Ramprakash is arguably the most classical batsman in English cricket but never fulfilled his potential at international level.
His county run-making led to several call-ups but he was unable to cement a place in the national team after making his debut against West Indies at Headingley in 1991.
Ramprakash went on to win 52 Test caps and score 2,350 runs, including centuries against West Indies (1998) and Australia (2001), but has not featured since the third Test in New Zealand during 2002.
He started his career at Middlesex, where he played for 11 years, and captained the side in 2000 but moved to Surrey at the end of the year.
Never far from the top of the first-class batting averages, Ramprakash is still highly regarded in county cricket and in 2003 became the first player to score a first-class century against all 18 counties.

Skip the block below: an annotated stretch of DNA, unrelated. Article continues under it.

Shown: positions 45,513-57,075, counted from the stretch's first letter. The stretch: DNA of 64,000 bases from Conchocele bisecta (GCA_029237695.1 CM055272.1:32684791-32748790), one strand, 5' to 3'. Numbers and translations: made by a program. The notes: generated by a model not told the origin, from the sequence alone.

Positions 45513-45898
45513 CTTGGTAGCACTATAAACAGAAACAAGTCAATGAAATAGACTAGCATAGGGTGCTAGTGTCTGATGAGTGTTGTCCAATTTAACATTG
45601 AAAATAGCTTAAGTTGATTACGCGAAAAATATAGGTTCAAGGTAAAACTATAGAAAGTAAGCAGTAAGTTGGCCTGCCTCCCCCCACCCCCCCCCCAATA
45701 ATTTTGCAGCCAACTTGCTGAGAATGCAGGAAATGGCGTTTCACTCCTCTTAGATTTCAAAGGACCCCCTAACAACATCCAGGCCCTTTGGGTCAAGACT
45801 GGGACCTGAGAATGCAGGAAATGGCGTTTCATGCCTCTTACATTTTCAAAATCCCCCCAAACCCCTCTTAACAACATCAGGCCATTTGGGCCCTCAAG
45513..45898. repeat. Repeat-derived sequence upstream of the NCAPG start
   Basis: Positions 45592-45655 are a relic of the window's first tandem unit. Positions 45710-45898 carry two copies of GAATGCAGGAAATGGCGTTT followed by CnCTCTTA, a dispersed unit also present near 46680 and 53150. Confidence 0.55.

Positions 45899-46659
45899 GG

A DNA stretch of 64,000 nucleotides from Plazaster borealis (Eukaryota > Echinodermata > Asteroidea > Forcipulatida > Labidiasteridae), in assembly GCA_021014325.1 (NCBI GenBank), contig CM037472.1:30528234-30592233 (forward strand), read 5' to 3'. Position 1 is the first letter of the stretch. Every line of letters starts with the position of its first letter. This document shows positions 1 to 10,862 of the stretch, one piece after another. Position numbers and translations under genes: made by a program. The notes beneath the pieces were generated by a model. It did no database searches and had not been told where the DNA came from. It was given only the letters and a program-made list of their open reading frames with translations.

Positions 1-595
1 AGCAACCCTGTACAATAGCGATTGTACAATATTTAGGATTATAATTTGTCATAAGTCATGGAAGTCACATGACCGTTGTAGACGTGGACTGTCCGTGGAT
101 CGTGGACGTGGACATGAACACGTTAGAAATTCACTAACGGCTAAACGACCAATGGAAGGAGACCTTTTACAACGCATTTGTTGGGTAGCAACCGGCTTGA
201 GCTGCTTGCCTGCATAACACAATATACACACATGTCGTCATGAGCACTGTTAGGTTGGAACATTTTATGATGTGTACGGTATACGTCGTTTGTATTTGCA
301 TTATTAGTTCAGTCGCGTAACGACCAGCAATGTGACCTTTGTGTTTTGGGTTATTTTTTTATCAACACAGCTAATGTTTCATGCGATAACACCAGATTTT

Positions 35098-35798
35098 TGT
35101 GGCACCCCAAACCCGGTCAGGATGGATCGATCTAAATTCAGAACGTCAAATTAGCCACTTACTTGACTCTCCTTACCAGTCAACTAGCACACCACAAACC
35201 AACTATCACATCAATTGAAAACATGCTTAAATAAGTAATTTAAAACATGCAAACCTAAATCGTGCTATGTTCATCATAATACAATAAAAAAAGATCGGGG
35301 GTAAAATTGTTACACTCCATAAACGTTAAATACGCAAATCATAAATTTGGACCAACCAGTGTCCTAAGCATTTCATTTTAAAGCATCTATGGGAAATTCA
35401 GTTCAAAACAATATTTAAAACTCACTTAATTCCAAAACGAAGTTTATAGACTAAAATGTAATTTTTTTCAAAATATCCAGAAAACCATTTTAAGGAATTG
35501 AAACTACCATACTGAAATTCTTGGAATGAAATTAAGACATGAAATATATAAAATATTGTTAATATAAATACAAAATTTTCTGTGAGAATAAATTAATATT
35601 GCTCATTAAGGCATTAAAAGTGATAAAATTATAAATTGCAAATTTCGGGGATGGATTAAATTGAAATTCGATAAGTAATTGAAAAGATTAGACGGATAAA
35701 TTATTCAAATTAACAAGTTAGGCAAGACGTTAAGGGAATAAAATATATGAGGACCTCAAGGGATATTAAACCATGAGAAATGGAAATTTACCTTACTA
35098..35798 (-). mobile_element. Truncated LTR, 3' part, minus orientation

A fine fielder in the covers for whom age has done little to dim his athleticism, he was appointed Surrey's vice-captain in 2004 and continued the role in 2005 when he deputised for the injured Mark Butcher for most of the season.
Ramprakash enjoyed the most prolific campaign of his career in 2006, scoring 2,278 first-class runs - including centuries in four successive matches - at an average of 103.54.
He was subsequently voted the Professional Cricketers' Association player of the year and one of Wisden’s five cricketers of the year. That winter he also won BBC1 entertainment show Strictly Come Dancing, reflecting his impressive fitness at 37.
In 2007 Ramprakash passed 2,000 runs for the second successive season and became the first player to average over 100 in consecutive campaigns.
Surrey awarded him a testimonial season in 2008 when he scored his 100th first-class century, against Yorkshire at Headingley Carnegie on August 2.
Further prolific years followed and, despite suffering cruciate knee damage playing football in late 2010, he signed to represent Surrey until the end of the 2012 season.